Raw and rich

I’ve enjoyed eating out a few too many times these past weeks, so last Saturday lunch became a great chance to put fresh vegetables at the forefront of my meal. I visited the Veggie Lady on Urumqi Lu near Anfu Lu to choose their (they are really two fabulous food ladies) freshest vegetables on offer. My plan was to prepare a plate full of raw sliced veg to eat with a dip of green herby anchovy sauce, inspired by a recipe I saw Hugh Fearnley-Whittingstall whip up on episode of River Cafe Everyday. It’s a wonderful way to celebrate the freshest of fresh vegetables. The sauce is piquant, spicy, salty and unctuous. Surprisingly filling, it certainly serves as a very sustaining lunch, perfect for a lunchbox and I plan to present this as a serve-yourself entree at my next dinner party. I think it’s a great way to entice others to the beauty, freshness and crunch of raw produce. It’s also enjoyably hard to understand why the flavours are just so rich.

Although not in this format, Chinese cuisine does include raw vegetables.Liangcai are cold dishes served at the beginning of the meal; entrees that give a fresh crunch and come out of the kitchen quickly to keep one occupied whilst waiting for hot dishes. Variations include finely sliced carrot with tofu, sliced balsam pear, grated radish or (my favourite) mint leaves, each served with it’s own special dressing.

Saturday morning is a fabulous time to visit the Veggie Lady (otherwise knows as the Avocado Lady). Being early in the weekend they get an overwhelming amount of business, so they are stocked to the brim. Not everything is organic – when I ask if this or that is organic, I’ve had the response ‘bijiao youji‘ (rather organic – what does that mean?) – but all is very fresh. They appear to have a high turnover of produce and I trust that eating a range of produce from here is a safe option.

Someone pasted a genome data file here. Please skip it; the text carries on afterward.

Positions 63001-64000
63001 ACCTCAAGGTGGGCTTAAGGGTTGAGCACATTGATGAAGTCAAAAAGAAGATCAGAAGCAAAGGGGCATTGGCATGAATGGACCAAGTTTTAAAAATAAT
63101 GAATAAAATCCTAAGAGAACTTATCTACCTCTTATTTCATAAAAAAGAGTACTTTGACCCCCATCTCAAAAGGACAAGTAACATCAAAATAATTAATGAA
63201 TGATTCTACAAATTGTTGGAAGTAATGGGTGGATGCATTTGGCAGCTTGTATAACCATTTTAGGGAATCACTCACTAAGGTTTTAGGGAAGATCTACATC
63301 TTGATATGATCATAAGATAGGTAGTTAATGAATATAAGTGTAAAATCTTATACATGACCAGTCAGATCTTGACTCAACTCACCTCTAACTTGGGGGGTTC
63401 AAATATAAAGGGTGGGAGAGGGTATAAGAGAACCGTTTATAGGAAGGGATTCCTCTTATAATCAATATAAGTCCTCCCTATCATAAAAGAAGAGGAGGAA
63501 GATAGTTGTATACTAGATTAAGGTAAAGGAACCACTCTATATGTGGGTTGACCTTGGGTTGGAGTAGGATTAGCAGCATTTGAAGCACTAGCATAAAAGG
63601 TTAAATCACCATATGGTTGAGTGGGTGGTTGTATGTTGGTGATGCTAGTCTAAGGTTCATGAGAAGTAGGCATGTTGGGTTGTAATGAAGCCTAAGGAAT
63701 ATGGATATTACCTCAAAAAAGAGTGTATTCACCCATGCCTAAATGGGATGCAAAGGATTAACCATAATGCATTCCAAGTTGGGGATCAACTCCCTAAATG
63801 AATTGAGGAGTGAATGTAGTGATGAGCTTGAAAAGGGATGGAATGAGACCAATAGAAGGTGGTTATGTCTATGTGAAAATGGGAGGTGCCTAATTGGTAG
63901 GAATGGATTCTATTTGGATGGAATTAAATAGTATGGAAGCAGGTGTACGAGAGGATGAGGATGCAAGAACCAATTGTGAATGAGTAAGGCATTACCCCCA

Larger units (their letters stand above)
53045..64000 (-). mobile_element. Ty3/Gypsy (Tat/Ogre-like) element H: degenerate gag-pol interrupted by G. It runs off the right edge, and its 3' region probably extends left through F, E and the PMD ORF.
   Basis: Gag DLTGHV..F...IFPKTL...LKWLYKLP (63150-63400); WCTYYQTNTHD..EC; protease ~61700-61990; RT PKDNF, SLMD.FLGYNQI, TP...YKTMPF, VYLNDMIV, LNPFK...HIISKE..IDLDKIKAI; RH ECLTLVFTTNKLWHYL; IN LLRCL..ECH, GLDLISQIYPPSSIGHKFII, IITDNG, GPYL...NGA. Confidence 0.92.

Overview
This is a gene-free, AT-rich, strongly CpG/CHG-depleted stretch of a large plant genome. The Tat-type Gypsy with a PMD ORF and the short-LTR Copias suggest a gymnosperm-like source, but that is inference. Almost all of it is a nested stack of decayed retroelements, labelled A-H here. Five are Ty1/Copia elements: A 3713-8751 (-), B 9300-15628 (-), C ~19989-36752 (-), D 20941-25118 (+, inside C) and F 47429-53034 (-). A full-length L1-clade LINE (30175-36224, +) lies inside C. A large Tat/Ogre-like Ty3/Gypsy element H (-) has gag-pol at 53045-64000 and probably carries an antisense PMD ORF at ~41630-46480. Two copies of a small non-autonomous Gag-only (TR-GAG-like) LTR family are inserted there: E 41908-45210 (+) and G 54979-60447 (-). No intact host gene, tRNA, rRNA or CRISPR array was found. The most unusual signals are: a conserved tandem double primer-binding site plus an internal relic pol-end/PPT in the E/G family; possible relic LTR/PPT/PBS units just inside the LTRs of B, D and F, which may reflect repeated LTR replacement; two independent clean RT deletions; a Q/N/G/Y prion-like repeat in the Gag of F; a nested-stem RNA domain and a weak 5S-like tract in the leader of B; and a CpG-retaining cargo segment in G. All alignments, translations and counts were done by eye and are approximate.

Looking around I chose fennel, mushroom, beetroot, zucchini, radish and broccoli. The broccoli was firm and fresh; radishes fragrant; mushrooms clean and white; zucchini gleaming and, beets firm.

Fresh raw vegetables with anchovy dip

To replicate, choose whatever vegetables are freshest. Wash thoroughly and slice into easily manageable pieces for finger picking – not too chunky. Carrots, any kind of mushroom, asparagus, celery, crisp radicchio would all be great.
great anchovy substitute for vegetarians might be those homemade pickled vegetables that you can find in wet markets across China. Any other ideas?

For anchovy dressing:

Anchovies, 1 can of 100g with its oil
1 clove of garlic
1/2 small red chilli
large handful of parsley
2 twigs of rosemary
1 teaspoon of mustard (I used Dijon)
A slosh of white wine vinegar
Black pepper
2 generous sloshes of olive oil

Blend all ingredients together until smooth. Add more oil and vinegar if too dry. Pour into a bowl and serve together with the fresh vegetables.
Dip and enjoy.